Keep your camera close with this beginner friendly infographic tutorial on how to make a DIY Camera Wrist Strap.
What you need to make your own DIY Camera Wrist Strap
- 550 paracord in the color of your choice (Buy US ● Buy AU)
I used about 3m or 10ft.
- 2mm nylon cord
I used 2mm VB cord which I had lying around on our yacht. You can buy this from any marine supply shop for less than 50c per meter (you only need a tiny bit). Any nylon cord will do, but make sure it has a high breaking strain.
- A mini buckle
- Whipping twine
Waxed twine is great here, because it grips to itself and doesn’t unravel. But if your don’t plan on doing other rope work projects, a thick synthetic twine of any kind will do. You could always wax it yourself with some beeswax or a candle.
- A sturdy needle
Any sturdy needle will do, but if you’re planning on doing more projects where you might need to whip rope, these are a great investment. Sailmakers’ needles are extra sharp to easily go through rope and the triangular tip helps it slip through the core rather than tear it apart.
- A lighter
- A candle
The candle is not necessary, but can be handy if you don’t have someone around to help you.
Step by step instructions on how to make a DIY Camera Wrist Strap
1. First up, we’re making a snake knot wrist band. Start by making a loop in the center of your cord. Pass your working end over the tail end and. Now pass it back underneath the tail end and underneath itself.
2. Now we’re going to switch ends. Grab what was your tail end in step 1 and pass it underneath the working end. Pass it over both sides of the top loop and through the center of the right loop.
3. Pull the left and right loop tight by pulling on each end of the rope. Leave a small loop at the top. The top loop should be just big enough the fit two strands of paracord through when we’re done with the snake knot wrist band.
4. Take the end on the right hand side and pass it underneath the end on the left. Now tuck your end through the same loop as step 2.
5. Pull your knot tight. Make sure the knot is flat and tidy and no section are crossing each other. This will make for a neater result in the end.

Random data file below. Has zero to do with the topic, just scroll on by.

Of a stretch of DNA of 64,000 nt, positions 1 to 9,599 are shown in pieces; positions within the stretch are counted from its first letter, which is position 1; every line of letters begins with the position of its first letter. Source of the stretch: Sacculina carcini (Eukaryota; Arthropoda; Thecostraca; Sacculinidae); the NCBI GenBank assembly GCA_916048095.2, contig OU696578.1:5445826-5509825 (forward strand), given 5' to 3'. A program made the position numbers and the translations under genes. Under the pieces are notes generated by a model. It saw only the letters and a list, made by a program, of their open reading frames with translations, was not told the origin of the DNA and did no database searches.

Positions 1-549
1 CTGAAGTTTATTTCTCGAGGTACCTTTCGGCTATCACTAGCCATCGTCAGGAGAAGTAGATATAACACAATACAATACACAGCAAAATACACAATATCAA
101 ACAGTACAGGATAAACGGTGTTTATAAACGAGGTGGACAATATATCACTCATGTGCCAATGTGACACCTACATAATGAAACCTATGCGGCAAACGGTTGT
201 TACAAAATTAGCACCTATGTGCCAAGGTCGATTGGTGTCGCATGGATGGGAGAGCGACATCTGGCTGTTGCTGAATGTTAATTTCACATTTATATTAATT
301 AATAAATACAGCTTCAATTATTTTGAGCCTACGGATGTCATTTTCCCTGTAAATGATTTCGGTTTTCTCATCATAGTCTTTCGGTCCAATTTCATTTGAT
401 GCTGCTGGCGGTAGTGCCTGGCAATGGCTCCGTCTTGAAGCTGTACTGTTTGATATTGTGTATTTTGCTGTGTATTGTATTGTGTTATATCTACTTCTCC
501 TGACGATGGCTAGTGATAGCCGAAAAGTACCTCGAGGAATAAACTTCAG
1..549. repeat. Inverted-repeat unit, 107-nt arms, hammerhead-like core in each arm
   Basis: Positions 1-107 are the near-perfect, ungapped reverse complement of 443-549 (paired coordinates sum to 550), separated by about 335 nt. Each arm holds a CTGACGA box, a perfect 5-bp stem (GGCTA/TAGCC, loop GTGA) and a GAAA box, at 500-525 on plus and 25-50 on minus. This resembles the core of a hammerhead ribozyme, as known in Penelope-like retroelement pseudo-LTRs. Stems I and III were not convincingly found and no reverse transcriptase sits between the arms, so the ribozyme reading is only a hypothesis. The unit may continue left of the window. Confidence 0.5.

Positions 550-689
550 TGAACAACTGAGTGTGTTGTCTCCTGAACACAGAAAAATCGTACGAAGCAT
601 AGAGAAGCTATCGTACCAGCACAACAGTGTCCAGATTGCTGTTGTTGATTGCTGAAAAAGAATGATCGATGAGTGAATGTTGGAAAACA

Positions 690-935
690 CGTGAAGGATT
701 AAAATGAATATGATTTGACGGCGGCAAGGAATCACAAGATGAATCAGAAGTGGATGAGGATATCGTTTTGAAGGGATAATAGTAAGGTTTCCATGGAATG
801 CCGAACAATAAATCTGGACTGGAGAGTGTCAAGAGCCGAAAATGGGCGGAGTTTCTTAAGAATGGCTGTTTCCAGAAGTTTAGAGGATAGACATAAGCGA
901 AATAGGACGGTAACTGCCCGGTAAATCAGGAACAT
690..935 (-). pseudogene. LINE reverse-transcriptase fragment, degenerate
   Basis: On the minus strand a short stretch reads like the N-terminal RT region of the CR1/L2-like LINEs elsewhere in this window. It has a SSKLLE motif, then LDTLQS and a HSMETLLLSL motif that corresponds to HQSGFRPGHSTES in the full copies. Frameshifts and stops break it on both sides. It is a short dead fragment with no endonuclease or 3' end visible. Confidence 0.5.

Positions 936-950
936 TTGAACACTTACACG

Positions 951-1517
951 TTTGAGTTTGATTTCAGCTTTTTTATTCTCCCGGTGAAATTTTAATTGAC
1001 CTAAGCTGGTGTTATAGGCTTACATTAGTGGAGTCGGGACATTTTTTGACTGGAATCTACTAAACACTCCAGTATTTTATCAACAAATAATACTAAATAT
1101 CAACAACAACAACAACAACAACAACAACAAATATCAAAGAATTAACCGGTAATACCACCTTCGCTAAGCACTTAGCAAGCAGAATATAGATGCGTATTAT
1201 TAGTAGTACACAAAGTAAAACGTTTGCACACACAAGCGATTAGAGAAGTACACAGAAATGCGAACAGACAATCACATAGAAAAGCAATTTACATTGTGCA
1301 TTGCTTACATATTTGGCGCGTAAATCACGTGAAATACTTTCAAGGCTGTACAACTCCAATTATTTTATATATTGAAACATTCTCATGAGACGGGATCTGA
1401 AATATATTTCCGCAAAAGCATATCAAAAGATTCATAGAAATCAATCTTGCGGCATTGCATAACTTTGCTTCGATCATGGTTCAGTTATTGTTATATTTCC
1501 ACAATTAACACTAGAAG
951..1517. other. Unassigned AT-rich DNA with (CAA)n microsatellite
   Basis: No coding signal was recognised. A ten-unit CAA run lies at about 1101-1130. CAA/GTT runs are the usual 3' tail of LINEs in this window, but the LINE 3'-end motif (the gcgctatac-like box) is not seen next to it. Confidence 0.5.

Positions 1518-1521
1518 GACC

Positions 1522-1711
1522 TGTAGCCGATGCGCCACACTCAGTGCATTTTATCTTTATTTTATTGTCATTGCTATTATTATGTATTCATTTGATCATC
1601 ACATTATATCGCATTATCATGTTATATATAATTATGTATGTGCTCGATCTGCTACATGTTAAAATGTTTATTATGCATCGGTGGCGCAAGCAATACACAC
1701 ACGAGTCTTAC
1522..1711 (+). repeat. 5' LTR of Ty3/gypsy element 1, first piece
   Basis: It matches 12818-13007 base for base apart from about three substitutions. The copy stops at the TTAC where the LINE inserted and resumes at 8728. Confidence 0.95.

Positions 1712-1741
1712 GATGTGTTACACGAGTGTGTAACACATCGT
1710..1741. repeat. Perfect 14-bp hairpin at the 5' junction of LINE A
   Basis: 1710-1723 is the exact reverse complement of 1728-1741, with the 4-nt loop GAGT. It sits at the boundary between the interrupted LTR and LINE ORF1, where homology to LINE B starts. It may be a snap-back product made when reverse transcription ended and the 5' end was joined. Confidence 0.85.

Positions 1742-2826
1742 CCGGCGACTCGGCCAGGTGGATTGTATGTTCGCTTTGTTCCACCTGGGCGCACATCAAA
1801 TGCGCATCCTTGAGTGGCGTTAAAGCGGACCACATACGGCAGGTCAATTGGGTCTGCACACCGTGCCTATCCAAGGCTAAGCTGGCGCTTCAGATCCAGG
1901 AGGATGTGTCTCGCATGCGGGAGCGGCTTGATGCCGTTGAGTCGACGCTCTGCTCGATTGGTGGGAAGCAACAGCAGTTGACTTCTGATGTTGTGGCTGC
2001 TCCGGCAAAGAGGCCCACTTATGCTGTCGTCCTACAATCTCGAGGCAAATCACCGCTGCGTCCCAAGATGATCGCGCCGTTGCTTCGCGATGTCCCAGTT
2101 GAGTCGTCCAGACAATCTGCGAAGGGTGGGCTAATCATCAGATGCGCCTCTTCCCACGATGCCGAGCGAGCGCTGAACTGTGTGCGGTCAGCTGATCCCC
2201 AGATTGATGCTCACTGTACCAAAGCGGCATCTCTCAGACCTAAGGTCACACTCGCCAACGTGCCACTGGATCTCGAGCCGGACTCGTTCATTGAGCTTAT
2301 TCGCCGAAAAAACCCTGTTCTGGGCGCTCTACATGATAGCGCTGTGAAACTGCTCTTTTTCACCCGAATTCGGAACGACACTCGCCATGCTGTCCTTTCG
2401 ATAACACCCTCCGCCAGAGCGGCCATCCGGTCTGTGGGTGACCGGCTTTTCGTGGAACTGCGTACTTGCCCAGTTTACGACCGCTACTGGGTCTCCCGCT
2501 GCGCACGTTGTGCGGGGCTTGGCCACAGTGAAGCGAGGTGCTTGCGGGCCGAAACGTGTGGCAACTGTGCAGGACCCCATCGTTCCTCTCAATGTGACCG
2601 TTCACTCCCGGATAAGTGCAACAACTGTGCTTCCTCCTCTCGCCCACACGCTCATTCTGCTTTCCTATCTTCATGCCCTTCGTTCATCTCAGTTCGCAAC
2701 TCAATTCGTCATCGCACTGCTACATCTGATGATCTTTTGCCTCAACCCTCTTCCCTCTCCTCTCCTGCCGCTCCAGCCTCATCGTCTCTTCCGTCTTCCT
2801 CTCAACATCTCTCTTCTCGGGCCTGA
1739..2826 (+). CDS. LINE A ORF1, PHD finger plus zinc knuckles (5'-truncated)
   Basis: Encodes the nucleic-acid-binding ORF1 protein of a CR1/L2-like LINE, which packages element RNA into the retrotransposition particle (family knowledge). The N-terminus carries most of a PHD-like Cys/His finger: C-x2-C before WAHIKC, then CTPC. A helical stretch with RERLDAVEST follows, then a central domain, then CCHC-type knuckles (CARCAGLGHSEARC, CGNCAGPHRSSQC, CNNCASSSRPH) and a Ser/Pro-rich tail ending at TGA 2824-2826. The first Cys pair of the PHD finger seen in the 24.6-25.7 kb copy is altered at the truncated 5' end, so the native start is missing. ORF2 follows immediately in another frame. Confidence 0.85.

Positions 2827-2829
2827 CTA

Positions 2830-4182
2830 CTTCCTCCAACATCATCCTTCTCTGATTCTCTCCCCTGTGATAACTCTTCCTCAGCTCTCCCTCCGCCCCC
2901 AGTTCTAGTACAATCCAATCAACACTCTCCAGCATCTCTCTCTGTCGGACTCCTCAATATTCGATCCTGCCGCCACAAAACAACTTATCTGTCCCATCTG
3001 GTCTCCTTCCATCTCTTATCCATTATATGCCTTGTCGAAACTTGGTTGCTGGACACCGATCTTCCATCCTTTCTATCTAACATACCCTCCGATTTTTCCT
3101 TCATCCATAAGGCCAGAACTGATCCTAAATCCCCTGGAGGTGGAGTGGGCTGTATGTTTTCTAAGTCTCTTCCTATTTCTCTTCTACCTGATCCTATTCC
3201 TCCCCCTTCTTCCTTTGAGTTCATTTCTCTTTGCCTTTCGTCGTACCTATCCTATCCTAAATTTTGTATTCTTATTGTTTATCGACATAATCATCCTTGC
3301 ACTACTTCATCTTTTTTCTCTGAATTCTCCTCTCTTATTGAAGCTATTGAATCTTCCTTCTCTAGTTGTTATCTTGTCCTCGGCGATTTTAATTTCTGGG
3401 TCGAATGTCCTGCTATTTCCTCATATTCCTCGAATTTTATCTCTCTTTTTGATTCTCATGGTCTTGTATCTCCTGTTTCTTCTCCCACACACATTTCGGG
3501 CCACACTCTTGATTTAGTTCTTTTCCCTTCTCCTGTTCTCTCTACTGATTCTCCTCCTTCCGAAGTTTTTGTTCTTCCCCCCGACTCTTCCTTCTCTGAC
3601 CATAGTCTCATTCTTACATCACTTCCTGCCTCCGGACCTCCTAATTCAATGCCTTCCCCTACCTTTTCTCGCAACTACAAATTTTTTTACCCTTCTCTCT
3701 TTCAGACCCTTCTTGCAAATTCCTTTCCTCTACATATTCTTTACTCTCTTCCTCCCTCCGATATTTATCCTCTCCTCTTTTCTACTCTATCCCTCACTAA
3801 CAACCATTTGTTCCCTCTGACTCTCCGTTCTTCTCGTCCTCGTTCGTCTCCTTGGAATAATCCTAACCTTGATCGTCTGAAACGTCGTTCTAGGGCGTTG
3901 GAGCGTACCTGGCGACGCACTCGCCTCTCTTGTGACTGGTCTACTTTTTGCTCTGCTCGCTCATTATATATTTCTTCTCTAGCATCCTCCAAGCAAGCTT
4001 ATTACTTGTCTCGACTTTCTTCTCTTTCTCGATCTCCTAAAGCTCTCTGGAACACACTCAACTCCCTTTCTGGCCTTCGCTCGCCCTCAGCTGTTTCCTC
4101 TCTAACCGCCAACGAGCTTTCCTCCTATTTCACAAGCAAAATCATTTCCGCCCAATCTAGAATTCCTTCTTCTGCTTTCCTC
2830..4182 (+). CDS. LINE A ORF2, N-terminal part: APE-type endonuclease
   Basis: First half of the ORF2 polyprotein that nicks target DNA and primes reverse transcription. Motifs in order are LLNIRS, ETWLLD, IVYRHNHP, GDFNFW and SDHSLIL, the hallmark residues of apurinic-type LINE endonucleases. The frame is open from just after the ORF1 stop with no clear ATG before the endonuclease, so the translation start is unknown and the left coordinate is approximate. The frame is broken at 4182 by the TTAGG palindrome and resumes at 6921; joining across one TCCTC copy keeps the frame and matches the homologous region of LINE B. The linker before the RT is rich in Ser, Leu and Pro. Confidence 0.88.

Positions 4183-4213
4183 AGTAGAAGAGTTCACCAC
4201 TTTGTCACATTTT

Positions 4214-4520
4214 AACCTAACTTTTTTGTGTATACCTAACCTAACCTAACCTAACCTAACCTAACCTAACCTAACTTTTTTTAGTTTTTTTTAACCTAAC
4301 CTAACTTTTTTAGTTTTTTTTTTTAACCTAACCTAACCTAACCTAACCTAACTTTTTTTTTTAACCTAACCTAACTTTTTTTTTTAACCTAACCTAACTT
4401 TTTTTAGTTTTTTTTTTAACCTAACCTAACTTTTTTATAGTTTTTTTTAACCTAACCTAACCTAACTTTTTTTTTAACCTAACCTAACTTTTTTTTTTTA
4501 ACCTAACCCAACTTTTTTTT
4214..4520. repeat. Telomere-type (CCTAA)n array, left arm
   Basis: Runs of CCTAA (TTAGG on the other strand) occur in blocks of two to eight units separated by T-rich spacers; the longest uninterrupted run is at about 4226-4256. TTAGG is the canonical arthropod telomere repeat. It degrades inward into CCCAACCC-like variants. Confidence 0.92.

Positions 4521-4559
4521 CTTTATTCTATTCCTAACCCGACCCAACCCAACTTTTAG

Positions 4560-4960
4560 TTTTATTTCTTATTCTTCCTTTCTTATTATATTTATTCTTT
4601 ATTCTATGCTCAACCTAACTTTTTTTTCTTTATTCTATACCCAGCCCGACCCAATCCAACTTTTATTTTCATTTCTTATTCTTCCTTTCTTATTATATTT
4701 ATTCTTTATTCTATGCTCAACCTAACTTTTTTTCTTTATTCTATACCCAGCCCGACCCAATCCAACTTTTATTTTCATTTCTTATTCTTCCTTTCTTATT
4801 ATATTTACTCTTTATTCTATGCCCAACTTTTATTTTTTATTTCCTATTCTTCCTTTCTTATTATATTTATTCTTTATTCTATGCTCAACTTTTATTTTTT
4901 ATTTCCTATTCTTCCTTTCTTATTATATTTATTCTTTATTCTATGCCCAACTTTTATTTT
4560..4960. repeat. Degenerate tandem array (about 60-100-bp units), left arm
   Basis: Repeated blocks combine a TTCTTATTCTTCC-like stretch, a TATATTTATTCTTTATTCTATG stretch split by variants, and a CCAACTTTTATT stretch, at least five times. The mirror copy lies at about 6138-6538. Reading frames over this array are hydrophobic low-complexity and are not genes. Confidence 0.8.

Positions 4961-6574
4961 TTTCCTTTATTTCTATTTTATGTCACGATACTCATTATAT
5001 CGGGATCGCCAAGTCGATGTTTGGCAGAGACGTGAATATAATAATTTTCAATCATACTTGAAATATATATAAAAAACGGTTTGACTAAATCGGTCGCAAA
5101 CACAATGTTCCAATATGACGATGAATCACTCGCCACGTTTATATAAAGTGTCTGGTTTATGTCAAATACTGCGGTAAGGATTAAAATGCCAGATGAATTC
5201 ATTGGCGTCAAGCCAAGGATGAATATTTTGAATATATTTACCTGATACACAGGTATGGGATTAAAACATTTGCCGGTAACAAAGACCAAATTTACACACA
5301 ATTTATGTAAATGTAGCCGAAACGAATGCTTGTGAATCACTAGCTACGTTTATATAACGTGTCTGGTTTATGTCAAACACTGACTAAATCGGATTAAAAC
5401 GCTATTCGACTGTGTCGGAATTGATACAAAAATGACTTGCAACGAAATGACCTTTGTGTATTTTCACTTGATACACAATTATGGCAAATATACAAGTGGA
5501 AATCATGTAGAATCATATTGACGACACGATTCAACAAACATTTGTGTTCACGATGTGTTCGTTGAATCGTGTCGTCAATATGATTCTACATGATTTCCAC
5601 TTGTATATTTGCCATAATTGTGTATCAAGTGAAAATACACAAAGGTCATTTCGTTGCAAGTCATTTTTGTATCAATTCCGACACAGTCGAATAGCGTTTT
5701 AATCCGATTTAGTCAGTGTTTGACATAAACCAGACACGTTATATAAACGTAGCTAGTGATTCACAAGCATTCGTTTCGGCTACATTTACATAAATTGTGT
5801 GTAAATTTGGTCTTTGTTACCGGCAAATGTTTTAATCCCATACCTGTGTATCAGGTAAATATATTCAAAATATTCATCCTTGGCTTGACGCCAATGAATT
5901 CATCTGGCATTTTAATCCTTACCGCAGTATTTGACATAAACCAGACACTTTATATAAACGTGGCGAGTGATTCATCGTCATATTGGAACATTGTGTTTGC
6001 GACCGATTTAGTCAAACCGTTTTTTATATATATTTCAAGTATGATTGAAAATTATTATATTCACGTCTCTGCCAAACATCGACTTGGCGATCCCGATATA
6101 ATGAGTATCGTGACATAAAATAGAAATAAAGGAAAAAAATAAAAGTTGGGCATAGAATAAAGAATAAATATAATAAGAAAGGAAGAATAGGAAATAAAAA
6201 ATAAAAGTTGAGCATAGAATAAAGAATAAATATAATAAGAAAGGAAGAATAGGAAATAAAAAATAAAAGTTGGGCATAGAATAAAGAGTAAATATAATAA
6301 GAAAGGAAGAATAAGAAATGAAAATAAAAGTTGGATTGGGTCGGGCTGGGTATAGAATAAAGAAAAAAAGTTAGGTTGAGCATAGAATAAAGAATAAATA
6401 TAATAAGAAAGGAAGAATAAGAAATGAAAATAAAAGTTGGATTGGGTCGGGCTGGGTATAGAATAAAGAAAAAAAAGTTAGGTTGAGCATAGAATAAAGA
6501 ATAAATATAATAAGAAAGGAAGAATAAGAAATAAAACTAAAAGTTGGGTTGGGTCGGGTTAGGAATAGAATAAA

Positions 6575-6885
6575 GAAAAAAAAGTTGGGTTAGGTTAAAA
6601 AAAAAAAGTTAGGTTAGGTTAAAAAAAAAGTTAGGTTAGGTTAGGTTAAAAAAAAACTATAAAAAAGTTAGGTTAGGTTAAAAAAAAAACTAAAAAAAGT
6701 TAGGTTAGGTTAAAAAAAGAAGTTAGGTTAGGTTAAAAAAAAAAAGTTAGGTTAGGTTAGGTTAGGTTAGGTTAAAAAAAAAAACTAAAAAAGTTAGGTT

6. Flip the knot around and loosen up the bottom loop.
7. Take the right end and pass it underneath the one on the left. Tuck the end though the loop you just loosened.
8. Pull your knot tight. If you look at your wrist band it will now look like two knots underneath each other. Flip the knot around. This side will look like a single double stranded knot.
9. Loosen up the bottom loop again. Take the right end. Pass it underneath the left end and tuck it through the loop you just loosened. Just like in step 6 and 7.
10. Pull the knot tight. Keep repeating these steps over and over. You’ll get the hang of a rhythm. Something like: loosen – tuck – tightened – flip.
Loosen – tuck – tightened – flip.
11. Keep tying knots until you’ve reached a length that feels comfortable around your wrist. For me that was about 18cm (or 7″). This length seems to be pretty universal. I’ve made several people of different heights and build try on my DIY camera wrist strap and they all found it a good fit.
12. Pass your two ends through the top loop and try on your DIY camera wrist strap to make sure you have the right length. Pass one end through your mini buckle. Now with your DIY camera wrist strap on, grab hold of your camera to see how much length you want. Make it long enough so you can grab your camera comfortably, without the strap getting in the way. But short enough to keep your camera off the ground when it’s hanging off your wrist when your arms are down. For me that was 18cm (17″) on one side and 21cm (8 1/4″) on the other.